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by Chun Bun Lam, Susan McHale and Ann Crouter provides further evidence for the importance
of keeping tabs on peer relations. With children being more impulsive because of their latent
development of the prefrontal cortex it is important for adults to still supervise their activities.
There is a strong correlation between unsupervised peer involvement and delinquency/substance
use. This correlation can be prevented with the use of adult supervision but without good
facilitators the effort is futile. Parent involvement should not be arbitrarily imputed but should
instead be conducted by qualified trainers or facilitators who know when it is necessary to
interact so the students learning and development is not interfered with. Evidence within the
study consistently supports that these structured and supervised activities can bring forth positive
youth development (Lam, 2014, p. 1689). By having the adult in charge, such as the music
teacher, they constructively lead the childrens efforts towards building a final product such
creating a piece as a project or building a musical skill that they can use outside the classroom.
This structured time teaches the children that they can use their time in a way that is constructive
and give them a sense of value.
The academic self-concept has a lot of parallel affects to that of self-esteem (Marsh,
1986, p. 1227). The teacher must provide an area for the child that does not allow ridicule or
negativity when the student makes a mistake, which would therefore damage their self-esteem.
The classroom must be an equal environment for all who are involved with the music program.
The way they are treated in their home life is just as important as the way that they are treated
within an educational environment. But because the teacher can only control what is going on in
the school they must compensate for when children of difficult home life have adjustment issues
in the class room. The teacher must not let this cause the student to be treated in a way that can
hinder their education but rather find an approach to bring them up to the same standard. In

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addition to this is, students who display leadership capabilities can be given responsibilities such
as being in charge of pulling out the needed instruments for the days lesson putting the
instruments away afterwards. In essence, the teacher must never enter the mindset that a student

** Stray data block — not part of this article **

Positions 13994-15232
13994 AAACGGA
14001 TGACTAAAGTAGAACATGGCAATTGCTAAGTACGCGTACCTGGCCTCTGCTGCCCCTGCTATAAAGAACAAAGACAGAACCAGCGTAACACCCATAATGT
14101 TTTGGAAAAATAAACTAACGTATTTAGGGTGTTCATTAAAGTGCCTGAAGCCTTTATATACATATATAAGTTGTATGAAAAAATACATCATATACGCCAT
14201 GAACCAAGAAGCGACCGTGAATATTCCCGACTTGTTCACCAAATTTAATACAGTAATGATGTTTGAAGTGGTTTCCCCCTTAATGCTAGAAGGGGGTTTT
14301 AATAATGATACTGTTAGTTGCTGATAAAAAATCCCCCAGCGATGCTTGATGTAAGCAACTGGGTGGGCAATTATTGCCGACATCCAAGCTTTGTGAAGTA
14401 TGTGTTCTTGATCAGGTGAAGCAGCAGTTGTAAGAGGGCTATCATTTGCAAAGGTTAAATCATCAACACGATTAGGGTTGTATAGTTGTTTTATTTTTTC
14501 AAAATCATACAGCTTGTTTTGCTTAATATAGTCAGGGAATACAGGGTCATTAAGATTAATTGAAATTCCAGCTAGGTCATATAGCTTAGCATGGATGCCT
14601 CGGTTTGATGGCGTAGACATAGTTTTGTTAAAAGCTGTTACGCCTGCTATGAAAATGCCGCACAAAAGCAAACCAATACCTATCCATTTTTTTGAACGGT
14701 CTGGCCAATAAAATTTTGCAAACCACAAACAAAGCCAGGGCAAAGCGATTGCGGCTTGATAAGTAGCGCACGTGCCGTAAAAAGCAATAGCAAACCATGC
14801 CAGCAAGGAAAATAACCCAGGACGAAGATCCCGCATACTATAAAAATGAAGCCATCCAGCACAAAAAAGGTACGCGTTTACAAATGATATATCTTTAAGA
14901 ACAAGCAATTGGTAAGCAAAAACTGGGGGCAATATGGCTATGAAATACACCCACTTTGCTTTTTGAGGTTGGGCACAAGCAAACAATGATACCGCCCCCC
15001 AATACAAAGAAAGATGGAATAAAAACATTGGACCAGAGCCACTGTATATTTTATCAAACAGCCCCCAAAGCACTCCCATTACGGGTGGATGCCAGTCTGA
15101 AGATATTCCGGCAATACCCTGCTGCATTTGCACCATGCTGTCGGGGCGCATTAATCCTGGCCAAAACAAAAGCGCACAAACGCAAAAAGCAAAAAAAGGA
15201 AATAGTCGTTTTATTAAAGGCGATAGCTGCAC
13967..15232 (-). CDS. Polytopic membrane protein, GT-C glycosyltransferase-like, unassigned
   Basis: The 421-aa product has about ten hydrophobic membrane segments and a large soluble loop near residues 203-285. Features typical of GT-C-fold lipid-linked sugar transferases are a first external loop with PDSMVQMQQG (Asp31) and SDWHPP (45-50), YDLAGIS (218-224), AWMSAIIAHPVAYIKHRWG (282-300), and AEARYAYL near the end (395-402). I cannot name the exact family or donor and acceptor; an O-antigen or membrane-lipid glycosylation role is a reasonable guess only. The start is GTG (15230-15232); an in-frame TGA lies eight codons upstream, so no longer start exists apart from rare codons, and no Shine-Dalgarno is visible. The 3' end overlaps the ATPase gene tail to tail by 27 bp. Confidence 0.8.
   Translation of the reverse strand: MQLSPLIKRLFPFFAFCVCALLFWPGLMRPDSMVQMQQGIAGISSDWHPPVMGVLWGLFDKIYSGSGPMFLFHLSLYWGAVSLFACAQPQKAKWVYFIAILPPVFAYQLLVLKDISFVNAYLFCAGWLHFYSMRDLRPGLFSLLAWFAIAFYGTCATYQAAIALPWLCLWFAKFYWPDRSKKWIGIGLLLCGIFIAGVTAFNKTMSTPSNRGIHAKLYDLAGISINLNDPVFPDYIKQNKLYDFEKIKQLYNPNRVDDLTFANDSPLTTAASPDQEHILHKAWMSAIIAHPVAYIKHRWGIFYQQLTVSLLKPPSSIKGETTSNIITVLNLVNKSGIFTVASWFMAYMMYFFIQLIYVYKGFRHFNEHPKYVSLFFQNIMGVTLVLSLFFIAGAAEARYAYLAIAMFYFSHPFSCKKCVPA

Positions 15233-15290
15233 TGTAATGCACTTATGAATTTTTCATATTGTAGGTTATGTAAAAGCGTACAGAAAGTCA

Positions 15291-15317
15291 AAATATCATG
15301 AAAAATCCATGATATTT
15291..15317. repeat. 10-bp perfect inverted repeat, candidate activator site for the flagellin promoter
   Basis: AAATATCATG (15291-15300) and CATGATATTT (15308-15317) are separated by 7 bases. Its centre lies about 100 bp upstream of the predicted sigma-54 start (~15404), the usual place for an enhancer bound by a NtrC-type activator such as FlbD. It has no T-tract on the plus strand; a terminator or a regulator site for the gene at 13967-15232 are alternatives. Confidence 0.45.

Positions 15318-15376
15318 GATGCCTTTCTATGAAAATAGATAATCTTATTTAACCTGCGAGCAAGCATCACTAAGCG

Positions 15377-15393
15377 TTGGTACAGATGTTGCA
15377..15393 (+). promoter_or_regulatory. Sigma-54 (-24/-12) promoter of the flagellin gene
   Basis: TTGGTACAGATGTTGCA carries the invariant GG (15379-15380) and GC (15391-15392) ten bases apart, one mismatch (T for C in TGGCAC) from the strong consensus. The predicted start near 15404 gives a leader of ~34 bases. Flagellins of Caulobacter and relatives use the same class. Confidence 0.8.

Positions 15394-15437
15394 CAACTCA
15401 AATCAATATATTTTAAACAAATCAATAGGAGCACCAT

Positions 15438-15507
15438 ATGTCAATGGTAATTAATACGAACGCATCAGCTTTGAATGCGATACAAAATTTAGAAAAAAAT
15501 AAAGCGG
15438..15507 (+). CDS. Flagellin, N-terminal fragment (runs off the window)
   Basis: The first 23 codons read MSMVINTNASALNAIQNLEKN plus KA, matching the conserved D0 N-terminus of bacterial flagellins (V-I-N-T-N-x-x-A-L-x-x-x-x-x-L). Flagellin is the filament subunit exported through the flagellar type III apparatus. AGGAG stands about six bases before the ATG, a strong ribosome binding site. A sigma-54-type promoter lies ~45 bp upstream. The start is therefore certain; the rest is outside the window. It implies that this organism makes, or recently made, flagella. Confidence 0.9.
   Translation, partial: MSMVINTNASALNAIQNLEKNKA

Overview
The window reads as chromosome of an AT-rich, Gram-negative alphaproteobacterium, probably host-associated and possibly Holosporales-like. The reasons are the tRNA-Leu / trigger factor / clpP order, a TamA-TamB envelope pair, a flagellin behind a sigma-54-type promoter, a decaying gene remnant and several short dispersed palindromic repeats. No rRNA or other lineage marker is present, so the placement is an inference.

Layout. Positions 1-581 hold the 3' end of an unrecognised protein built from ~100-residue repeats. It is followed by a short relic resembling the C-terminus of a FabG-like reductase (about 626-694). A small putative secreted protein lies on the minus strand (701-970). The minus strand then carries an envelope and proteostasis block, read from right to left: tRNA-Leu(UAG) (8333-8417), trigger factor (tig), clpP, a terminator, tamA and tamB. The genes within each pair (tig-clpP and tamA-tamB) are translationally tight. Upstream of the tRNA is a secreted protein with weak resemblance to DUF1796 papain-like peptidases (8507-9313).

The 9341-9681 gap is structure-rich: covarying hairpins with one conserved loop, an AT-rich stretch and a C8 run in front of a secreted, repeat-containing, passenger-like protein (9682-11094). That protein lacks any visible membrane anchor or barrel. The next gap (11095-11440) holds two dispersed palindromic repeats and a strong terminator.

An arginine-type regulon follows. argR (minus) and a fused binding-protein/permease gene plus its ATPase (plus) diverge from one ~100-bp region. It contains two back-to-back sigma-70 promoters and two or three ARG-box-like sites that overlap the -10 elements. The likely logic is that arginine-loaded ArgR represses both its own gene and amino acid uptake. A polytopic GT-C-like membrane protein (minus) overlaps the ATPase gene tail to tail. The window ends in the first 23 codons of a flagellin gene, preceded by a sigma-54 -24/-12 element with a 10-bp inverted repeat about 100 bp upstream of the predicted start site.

is helpless because there is always some approach that they can make to better their education.
From the given research and observations, the interplay between self-concept and selfesteem is easily observed as well as the importance for educators, no matter the field to truly pay
attention to their development in order to have the children be successful. Whether it be studentto-student interactions or teacher-to-student interactions it is important for the instructor to be
aware of what the students are experiencing within the classroom or even out in the hallways
when possible. Given the fact that music teachers have the opportunity to spend multiple years
with the same students, it makes their influence compound to be much greater than just a single
grade teacher and through their observation of how a student interacts with the environment the
teacher can adjust their educational approach to better reach the students.

Bibliography
Berk, L., & Meyers, A. (2015). Infants, Children, and Adolescents (8th Ed.). Boston,
Massachusetts: Pearson.

Parker Sterling
Lam, C., Mchale, S., & Crouter, A. (2014). Time With Peers From Middle Childhood to Late
Adolescence: Developmental Course and Adjustment Correlates. Child Development,
85(4), 1677-1693. doi:10.1111/cdev.12235
Marsh, H. (1986). Global self-esteem: Its relation to specific facets of self-concept and their
importance. Journal of Personality and Social Psychology, 51(6), 12241236. http://dx.doi.org/10.1037/0022-3514.51.6.1224
Montemayor, R., Eisen, M. (1977). The development of self-conceptions from childhood to
adolescence. Developmental Psychology, 13(4), 314-319. http://dx.doi.org/10.1037/00121649.13.4.314
Wouters, S., Germeijs, V., Colpin, H., & Verschueren, K. (2011). Academic self-concept in high
school: Predictors and effects on adjustment in higher education. Scandinavian Journal of
Psychology, 52, 586-594. doi:10.1111/j.1467-9450.2011.00905.x